"A child's learning is the function more of the characteristics of his classmates than those of the teacher." James Coleman, 1972

Wednesday, March 09, 2011

Adventures on the Striving Readers Webinar

I watched a Webinar on Striving Readers put on by the Alliance for Excellent Education. It was designed to strengthen support for the Striving Readers program, which the House of Representatives wants to eliminate. The participants (esp. prof Don Deshler, a specialist in special education, as is often the case with proponents of skills-based approaches) stated their belief that better educational achievement and literacy development will help the economy, and their belief that direct teaching of skills and strategies is the obvious way to go, and that we must raise the bar and insist on higher standards.

There was a brief mention of the importance of engagement in books.


I do not support Striving Readers: It is highly skill-based. Many of the programs use READ 180 and Xtreme Reading. And the results are very disappointing. I reviewed this is previous posts.

I had previously sent in a question asking them about the dismal results for Striving Readers. Deshler answered this saying that some of the programs got great results – this happens when conditions are right.

I sent in this question in response, during the discussion: "Dr. Deshler says that when conditions are right, Striving Readers works. The summary I have seen shows dismal results everywhere, with little variation. Please provide citations so we can read about these successful cases."

This question was not answered.


I also sent in this question during the course of the discussion:

"The claim was made that opponents of Striving Readers say that "we don't know how to develop literacy." Not the case for this opponent. One of the things we know is the importance of providing access to lots of interesting reading materials. The more self-selected pleasure reading students do, the better they read, write, spell, etc. Are you aware of the massive research supporting this common-sense view?

Quite often, struggling readers are those who live in high-poverty areas and who thus have little access to books. I have not seen much in Striving Readers about this. Why not? (Note also that the feds want to eliminate support for libraries in high poverty area, Improving Literacy through School Libraries, despite the many studies showing a consistent relationship between library quality and reading achievement.)

(The usual response to this question, which I ask a lot, is that presence of books does not guarantee students will read. The research I have seen shows that most students will read, given the presence of interesting reading material. And even if some don't, this is not an argument for not providing books.

Another response, consistent with the philosophy of Striving Readers, is that students need more skills and strategies before doing real reading. Teaching some of them at the beginning (eg basic phonics) is a help, but there is evidence that most skills emerge as a result of reading.)."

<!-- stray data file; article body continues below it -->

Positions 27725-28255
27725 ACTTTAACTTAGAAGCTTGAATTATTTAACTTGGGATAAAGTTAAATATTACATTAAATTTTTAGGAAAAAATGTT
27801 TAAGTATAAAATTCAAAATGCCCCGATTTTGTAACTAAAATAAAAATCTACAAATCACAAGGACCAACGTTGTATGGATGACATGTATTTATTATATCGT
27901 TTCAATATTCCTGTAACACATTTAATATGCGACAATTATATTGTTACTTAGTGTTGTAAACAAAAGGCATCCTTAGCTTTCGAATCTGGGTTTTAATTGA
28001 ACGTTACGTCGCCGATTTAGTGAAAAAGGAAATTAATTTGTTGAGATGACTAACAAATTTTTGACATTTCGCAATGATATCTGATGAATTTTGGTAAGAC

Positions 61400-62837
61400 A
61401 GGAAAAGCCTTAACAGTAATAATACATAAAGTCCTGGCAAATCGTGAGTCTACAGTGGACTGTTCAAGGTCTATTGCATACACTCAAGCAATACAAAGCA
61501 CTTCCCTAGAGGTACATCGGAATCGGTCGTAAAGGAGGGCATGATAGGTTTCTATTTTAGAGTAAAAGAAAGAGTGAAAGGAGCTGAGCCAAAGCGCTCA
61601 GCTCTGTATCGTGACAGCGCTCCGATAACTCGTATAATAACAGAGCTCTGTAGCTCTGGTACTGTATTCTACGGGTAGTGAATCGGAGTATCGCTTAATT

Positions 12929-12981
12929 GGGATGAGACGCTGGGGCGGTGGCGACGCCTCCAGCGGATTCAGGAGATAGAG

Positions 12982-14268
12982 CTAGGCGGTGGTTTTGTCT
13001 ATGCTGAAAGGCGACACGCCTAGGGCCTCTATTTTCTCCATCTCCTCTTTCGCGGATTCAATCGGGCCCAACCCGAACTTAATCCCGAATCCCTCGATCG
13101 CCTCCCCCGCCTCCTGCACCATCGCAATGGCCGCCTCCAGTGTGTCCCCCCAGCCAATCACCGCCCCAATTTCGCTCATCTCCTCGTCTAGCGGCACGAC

The host brought up this question (I was identified as Steve), and Deshler's response was that he agreed that reading for pleasure is important, but you gotta have those skills first, you can't just throw books at children, and the skills won't come "from magic." Time was nearly out by then, but I still submitted this as the program was going off the air:

"Dr. Deshler has taking a naïve interpretation of my question, eg. Just give them books and do nothing else. This is why we do read-alouds, and have discussions about books (literature). Also, in many cases, this IS all you need to do. And will the skills emerge 'by magic'? Yes they will. This is what the research on free reading and libraries shows."

I should have made my question much shorter, and I should have somehow built in the skills-result-of-reading aspect into the question better.


It was confirmed that Striving Readers was a version of the LEARN Act.

One listener asked about phonemic awareness.

Deshler's response again reflected his belief that you gotta teach all the skills first: The big problem for adolescents is comprehension, but there are also problems in decoding and fluency, the foundational skills. We need to be precise in our instruction and it needs to be "hard-hitting." He then mentioned Fusion Reading, and claimed that using Fusion Reading third graders gained 1.5 years in 5 months (where published? What was the test?) Fusion Reading looks a lot like Striving Readers, in my view. For the record, free reading produces spectacular results on tests of reading comprehension and it is something students can continue to do on their own.

At times the webinar sounded like an infomercial, but I was, of course, very pleased that they took my questions seriously. But as usual, I was disappointed with the low interest in (and lack of knowledge of) libraries and actual reading. Actually, I was more than disappointed.

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